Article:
South Korea looks for substance in talks with north as Mike Pompeo bashes Russia

With little concrete agreed so far, South Korea seeks a timeline for progress

A family member poses for pictures in front of a signboard showing the distance to North Korea's capital Pyongyang and to South Korea's capital Seoul from Imjingang Station in Paju, near the border with North Korea, South Korea, Sunday, Sept. 16, 2018. South Korean President Moon Jae-in is to fly to Pyongyang, North Korea, next Tuesday, Sept. 18, for a three-day trip that he says will focus on facilitating talks between the United States and North Korea and finding ways to ease a military standoff along the Koreas' heavily fortified border. (AP Photo/Ahn Young-joon)
Powered by automated translation

As South Korea’s president Moon Jae-in prepares to meet his North Korean counterpart Kim Jong-Un this week with the hopes of agreeing substantive steps towards denuclearisation, US Secretary of State Mike Pompeo accused Russia of actively working to undermine international sanctions aimed at curbing the kingdom’s weapons program.

With Mr Moon headed to Pyongyang on Tuesday for the third inter-Korea talks, the US secretary of state said Russia had wakened the UN Security Council resolutions over sanctions and tried to cover up its actions.

"Russia has actively attempted to undermine the UN Security Council resolutions, the work of the ... committee at the UN that evaluates compliance with sanctions," Mr Pompeo told a news briefing at the State Department on Friday.

Mr Pompeo spoke after US Ambassador to the United Nations Nikki Haley accused Moscow on Thursday of seeking to cover up breaches of UN sanctions on North Korea by Russians by pushing for changes to an independent report on sanctions violations.

The top American diplomat said he hoped the UN sanctions committee would "publish the original document that they intended to publish, which shows clear activities related to sanctions and sanctions violations.


Read more: 

North and South Korea open first liaison office 

US in 'process of coordinating' second meeting between Trump and Kim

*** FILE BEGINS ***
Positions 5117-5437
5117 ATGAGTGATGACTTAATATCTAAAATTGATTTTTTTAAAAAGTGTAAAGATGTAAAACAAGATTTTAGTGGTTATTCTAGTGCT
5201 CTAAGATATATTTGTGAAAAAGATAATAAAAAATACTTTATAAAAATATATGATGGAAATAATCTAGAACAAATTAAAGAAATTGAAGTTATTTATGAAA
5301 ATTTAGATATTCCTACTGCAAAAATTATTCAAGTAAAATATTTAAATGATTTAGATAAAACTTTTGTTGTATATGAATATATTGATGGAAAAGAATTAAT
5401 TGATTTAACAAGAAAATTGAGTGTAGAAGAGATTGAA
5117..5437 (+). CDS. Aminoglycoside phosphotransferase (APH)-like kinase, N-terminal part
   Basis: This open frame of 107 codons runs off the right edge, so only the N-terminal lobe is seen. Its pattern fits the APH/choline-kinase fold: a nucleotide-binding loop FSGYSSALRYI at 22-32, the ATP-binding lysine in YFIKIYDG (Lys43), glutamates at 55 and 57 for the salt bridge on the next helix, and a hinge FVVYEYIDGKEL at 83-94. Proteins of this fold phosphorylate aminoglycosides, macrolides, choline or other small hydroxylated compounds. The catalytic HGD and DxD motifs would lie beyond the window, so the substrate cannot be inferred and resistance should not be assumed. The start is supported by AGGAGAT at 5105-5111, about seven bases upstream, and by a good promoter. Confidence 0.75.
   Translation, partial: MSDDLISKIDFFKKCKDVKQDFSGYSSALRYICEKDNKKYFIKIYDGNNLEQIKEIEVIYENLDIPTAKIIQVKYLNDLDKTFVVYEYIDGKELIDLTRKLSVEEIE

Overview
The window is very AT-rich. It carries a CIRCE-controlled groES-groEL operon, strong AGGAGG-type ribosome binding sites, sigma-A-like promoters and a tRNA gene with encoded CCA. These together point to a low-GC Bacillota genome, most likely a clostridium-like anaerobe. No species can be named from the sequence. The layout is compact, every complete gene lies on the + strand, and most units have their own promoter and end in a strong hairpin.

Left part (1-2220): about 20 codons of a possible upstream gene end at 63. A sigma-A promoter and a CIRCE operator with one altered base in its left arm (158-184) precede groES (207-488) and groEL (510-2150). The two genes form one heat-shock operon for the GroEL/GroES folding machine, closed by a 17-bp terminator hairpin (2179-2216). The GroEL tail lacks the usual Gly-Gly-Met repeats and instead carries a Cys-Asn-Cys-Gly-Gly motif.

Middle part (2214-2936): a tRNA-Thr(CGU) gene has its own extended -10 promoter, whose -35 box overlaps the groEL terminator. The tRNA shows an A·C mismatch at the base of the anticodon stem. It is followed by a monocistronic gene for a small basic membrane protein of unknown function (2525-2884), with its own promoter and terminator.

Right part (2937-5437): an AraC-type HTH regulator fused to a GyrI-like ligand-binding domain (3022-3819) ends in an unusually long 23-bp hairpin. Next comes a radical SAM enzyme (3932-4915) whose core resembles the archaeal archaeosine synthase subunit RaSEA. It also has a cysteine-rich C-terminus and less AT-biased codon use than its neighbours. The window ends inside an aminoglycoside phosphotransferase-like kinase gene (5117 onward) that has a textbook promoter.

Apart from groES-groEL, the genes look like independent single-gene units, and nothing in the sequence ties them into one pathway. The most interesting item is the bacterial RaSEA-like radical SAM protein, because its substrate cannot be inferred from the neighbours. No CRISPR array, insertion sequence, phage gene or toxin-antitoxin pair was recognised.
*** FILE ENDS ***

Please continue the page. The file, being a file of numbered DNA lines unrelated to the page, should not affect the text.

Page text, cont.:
North Korea stages huge parade, holds back on advanced missiles


"The United States is as committed as ever to continuing to enforce those UN Security Council resolutions. We believe they are central to President Trump’s efforts to convince Chairman Kim that full, final denuclearization of the Korean peninsula is necessary," he said.

Pompeo added that the United States was continuing to have "many conversations" with the North Koreans about "how to effectuate achieving all of the commitments made" at a June 12 summit between Trump and Kim Jong Un, the North Korean leader.

The UN Security Council will meet on Monday over the implementation of sanctions on North Korea at the request of Washington.

Despite the hard stance on sanctions, there has been speculation that US President Donald Trump be planning a second face-to-face meeting with Mr Kim after repeated comments about further in-person talks. The upcoming UN general assembly, that will see world leaders gather in New York to address the international community, could prove the perfect opportunity for Mr Trump although, given the logistics that go into such a summit, analysts have downplayed the prospects.

However, Mr Trump’s counterpart in Seoul is preparing further talks after a rapid warming of relations in recent months.  The first inter-Korean summit of 2018, a sunny spectacle in late April, reduced war fears on the peninsula. The second, an emergency one in May, helped ensure the historic meeting between North Mr Kim and Mr Trump.

But on Tuesday Mr Moon could be facing his toughest challenge yet – agreeing something substantive that goes beyond previous vague statements on denuclearization and helps get US-North Korea talks back on track.

FILE - In this April 27, 2018, file photo, North Korean leader Kim Jong Un, left, prepares to shake hands with South Korean President Moon Jae-in over the military demarcation line at the border village of Panmunjom in Demilitarized Zone. (Korea Summit Press Pool via AP, File)
North Korean leader Kim Jong Un prepares to shake hands with South Korean President Moon Jae-in over the military demarcation line between the countries on April 27, 2018. (AP, pool)

The failure to see much tangible action so far has led to questions of whether Mr Kim is truly willing to relinquish his nuclear arsenal.

"The third summit will bring more clarity to what North Korea means with the complete denuclearization of the peninsula," said Kim Taewoo, former president of Seoul's government-funded Korea Institute for National Unification. "If the North has been negotiating with goodwill all this time, Moon will be able to return with good results. But, regrettably, I see that possibility as low."

He said it will be crucial for Mr Moon to get Mr Kim to give a clearer signal that he is willing to accept credible actions.

The issue of declaring a formal end to the 1950-53 Korean War will be high on the agenda in Pyongyang. The fighting stopped with an armistice that has left the peninsula technically at war.

Both Koreas are calling for a declaration by the end of the year, but the U.S. wants to see more concrete steps toward denuclearization first, and some analysts say a declaration could put pressure on the U.S. to withdraw its troops from South Korea.